Presentation Title

Effect of Interleaving Versus Blocking on Learning Spanish Verb Conjugation in the Preterite and Imperfect Tenses

Faculty Mentor

Timothy Rickard

Start Date

18-11-2017 10:00 AM

End Date

18-11-2017 11:00 AM

Location

BSC-Ursa Minor 18

Session

Poster 1

Type of Presentation

Poster

Subject Area

behavioral_social_sciences

Abstract

Students often learn using ineffective methods (Dunlosky et al., 2013). For instance, in a common method called blocking, one subject is learned at a time. A potentially more effective method is interleaving, the approach of alternating between different types of problems while studying. Previous research has shown that there has been an interleaving advantage when learning two or more related topics or skills in the motor learning and visual category learning domains (Hall et al., 1994; Kang & Pashler, 2012). Interleaving may produce more learning by giving students practice in discriminating problems and accessing long-term memory. Yet, little research exists on using interleaving for school subjects like foreign language grammar. In this study, non-Spanish speaking students learned how to conjugate Spanish verbs in the preterite and imperfect past tenses using blocking or interleaving. Blocking involved learning one tense and then the other, whereas interleaving involved switching between tenses throughout the training session. After a 48-hour delay, students took a final test in which they answered fill-in-the-blank and multiple-choice questions on how to correctly conjugate verbs (e.g., “bailar” becomes “baile”) in Spanish sentences with English translations present. Although data collection is still in progress, preliminary results indicate a trend toward greater learning in the interleaving than in the blocked group. Interleaving appears to have benefits in learning and teaching, yet it is rarely implemented in academic settings and textbooks. This study adds to prior research in regards to interleaving for learning school subjects.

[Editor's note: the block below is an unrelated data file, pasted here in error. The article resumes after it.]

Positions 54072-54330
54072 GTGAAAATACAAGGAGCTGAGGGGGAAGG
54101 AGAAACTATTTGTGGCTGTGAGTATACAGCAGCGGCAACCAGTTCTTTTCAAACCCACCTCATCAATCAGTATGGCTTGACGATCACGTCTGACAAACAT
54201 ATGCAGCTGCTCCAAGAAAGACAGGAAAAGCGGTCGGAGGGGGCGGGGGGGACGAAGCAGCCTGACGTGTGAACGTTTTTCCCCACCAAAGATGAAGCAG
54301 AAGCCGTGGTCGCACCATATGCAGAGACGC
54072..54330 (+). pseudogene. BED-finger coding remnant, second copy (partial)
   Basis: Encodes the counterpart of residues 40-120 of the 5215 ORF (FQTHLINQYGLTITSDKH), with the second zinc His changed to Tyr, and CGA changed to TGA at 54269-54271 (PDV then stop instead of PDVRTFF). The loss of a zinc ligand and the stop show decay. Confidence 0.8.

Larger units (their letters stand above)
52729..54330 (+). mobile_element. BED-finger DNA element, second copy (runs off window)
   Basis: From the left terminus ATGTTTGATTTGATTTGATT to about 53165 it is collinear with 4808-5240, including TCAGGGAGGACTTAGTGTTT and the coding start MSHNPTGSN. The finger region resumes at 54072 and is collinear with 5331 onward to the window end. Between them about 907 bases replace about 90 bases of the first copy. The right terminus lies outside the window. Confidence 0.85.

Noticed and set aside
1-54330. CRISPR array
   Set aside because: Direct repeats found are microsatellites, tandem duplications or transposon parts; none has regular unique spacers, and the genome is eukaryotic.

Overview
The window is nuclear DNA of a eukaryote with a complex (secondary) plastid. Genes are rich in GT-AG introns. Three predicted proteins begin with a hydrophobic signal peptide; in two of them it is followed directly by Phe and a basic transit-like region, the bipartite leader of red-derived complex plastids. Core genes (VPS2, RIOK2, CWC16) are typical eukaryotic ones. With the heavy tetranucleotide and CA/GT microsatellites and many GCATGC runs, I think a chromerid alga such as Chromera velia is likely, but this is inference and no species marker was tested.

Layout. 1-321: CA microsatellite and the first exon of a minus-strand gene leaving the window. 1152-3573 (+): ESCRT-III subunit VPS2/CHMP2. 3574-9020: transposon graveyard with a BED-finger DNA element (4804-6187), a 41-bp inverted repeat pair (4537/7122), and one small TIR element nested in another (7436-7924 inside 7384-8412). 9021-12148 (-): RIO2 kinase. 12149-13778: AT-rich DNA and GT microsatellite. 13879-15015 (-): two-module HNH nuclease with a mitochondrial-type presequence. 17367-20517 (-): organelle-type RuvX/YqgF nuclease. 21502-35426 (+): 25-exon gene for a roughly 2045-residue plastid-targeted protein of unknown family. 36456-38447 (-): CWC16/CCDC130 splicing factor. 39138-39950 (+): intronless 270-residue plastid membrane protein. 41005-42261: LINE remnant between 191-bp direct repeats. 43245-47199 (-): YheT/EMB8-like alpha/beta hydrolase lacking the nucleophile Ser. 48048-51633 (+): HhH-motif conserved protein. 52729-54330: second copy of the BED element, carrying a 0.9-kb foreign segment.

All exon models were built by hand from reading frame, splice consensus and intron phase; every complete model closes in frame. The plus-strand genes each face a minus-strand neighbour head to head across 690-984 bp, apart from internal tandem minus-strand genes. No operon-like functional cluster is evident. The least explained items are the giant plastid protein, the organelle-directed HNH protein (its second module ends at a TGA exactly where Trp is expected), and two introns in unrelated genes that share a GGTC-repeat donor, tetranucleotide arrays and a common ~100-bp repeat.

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Nov 18th, 10:00 AM Nov 18th, 11:00 AM

Effect of Interleaving Versus Blocking on Learning Spanish Verb Conjugation in the Preterite and Imperfect Tenses

BSC-Ursa Minor 18

Students often learn using ineffective methods (Dunlosky et al., 2013). For instance, in a common method called blocking, one subject is learned at a time. A potentially more effective method is interleaving, the approach of alternating between different types of problems while studying. Previous research has shown that there has been an interleaving advantage when learning two or more related topics or skills in the motor learning and visual category learning domains (Hall et al., 1994; Kang & Pashler, 2012). Interleaving may produce more learning by giving students practice in discriminating problems and accessing long-term memory. Yet, little research exists on using interleaving for school subjects like foreign language grammar. In this study, non-Spanish speaking students learned how to conjugate Spanish verbs in the preterite and imperfect past tenses using blocking or interleaving. Blocking involved learning one tense and then the other, whereas interleaving involved switching between tenses throughout the training session. After a 48-hour delay, students took a final test in which they answered fill-in-the-blank and multiple-choice questions on how to correctly conjugate verbs (e.g., “bailar” becomes “baile”) in Spanish sentences with English translations present. Although data collection is still in progress, preliminary results indicate a trend toward greater learning in the interleaving than in the blocked group. Interleaving appears to have benefits in learning and teaching, yet it is rarely implemented in academic settings and textbooks. This study adds to prior research in regards to interleaving for learning school subjects.